The other day I was in Yerevan and met some friends at the city’s bohemian bar, Calumet (“It’s cal-oo-may!” I was told. Excuse me). The floor near the stage was covered in foot high wooden tables and multi-colored bean bag chairs flat and dusty from heavy butt traffic. I found my way onto half a bean bag, pulled my legs up to my chest to keep them out of a stranger’s lap, and listened to Sima Cunningham blast.
She fits the big-voice-in-a-little-body cliché, but that big voice is so much full of soul I almost cried while she was singing about an alien coming to earth and falling in love. I have no idea what she actually said in that song; I just felt lucky to be seeing someone commit to sound like that while I was sitting right there. Perhaps it was the wall created by people standing behind our bean bag collective that made me feel like it was just a few of us and that voice. When she wasn’t belting herself, she was backing up her multi-instrumental compadre who’s most impressive work was certainly a harmonica solo which wailed over his own electric guitar work. He made me want to study harmonica. Really.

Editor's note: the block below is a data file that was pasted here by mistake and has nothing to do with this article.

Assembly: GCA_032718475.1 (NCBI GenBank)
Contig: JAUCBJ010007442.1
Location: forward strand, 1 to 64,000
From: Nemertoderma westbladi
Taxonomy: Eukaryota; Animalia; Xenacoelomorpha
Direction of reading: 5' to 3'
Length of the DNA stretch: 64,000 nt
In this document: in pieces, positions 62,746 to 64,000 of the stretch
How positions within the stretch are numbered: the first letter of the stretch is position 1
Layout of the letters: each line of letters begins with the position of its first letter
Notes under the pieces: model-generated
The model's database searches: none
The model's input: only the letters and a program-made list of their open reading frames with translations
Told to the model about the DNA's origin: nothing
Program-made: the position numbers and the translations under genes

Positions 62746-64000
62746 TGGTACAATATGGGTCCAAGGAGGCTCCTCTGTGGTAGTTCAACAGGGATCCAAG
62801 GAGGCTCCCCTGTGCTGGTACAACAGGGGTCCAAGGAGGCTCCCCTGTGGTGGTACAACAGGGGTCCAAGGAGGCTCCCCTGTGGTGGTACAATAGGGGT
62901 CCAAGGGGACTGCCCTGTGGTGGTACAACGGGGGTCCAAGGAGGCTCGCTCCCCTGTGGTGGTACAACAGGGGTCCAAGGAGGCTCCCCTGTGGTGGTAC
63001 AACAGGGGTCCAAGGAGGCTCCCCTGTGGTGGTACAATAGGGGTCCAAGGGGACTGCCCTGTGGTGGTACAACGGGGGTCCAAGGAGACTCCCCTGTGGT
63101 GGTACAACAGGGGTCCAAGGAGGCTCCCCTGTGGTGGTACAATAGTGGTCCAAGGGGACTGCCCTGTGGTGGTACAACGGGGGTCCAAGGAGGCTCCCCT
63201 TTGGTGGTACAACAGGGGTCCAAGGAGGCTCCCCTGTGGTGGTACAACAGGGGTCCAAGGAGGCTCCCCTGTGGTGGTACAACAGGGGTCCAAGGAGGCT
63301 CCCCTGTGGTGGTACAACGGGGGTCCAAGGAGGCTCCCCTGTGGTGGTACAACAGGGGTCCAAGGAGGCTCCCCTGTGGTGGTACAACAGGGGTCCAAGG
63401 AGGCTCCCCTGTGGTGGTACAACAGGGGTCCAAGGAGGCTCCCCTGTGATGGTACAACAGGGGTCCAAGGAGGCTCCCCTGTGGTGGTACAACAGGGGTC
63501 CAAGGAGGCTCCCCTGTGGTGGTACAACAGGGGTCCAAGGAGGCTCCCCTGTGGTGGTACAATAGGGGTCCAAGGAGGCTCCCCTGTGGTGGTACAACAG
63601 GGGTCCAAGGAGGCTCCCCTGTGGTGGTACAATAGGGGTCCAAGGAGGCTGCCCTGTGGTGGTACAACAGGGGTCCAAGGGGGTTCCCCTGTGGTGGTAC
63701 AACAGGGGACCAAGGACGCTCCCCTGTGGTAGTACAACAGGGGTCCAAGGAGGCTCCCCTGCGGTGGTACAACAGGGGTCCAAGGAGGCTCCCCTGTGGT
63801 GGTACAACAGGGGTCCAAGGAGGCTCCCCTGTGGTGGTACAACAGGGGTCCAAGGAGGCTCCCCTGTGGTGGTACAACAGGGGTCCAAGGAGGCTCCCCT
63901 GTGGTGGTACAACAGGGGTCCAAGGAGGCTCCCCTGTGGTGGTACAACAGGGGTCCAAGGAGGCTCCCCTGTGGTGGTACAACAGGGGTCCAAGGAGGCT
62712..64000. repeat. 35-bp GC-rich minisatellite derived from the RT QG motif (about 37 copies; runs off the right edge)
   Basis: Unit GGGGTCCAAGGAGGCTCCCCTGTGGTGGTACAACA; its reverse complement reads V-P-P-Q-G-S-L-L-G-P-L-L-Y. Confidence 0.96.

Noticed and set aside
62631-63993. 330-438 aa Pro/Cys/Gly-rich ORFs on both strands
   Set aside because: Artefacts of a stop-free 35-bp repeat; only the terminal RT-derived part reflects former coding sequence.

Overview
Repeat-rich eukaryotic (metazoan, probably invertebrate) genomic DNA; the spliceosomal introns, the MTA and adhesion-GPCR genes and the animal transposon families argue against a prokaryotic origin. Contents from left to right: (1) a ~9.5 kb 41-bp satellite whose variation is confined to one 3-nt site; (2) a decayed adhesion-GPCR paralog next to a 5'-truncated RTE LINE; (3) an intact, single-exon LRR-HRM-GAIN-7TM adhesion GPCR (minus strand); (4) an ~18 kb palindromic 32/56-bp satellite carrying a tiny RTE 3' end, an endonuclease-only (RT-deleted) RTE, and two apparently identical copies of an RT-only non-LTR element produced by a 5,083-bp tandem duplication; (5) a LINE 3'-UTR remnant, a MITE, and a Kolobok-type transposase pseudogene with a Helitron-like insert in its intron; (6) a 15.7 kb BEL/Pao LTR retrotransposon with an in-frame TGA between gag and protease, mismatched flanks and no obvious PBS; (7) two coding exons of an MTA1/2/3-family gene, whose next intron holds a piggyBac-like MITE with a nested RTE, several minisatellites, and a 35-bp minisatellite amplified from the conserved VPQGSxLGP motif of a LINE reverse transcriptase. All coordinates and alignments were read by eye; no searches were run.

Her voice is somewhere around Brandi Carlile and Shara Worden of My Brightest Diamond and a lot of Asthmatic Kitty projects, but her 21-year-old voice made me feel younger. Ok, I’m 25, but I’ll restate: I felt at taken back a few years, like things were more sunrise and new leaves and gentle. Whether she was wailing on her cover of “Jolene” or poppin’ around on her own “Them Apples”, I could have listened to her all night.
Unfortunately some drunk guy with a euro-fro got hold of the electric guitar, and despite efforts to interrupt his chordless noise-strumming and uncomfortable mic-wailing, he kept going and going. I got going myself, walking out onto cold, late-night Yerevan singing “Hey Jude” and remembering how just a little while ago a whole room full of us sang the song together, led by a sweet, sweet voice.
Good news for you/me/us all: she’s giving her second album, Time Is Never Your Friend, for FREE on her website. FREE. So her tender “Last Christmas”, a folksy trip through the last holiday in her childhood home, will get me good an teared-up while I mourn the loss of my youth/pine for holiday tradition back home, etc. The album itself in no way measures up to the sheer pleasure of listening to the young soul set a room on fire, but seeing as how she left Armenia the morning after her show, she’s not likely to be playing around here again any time soon.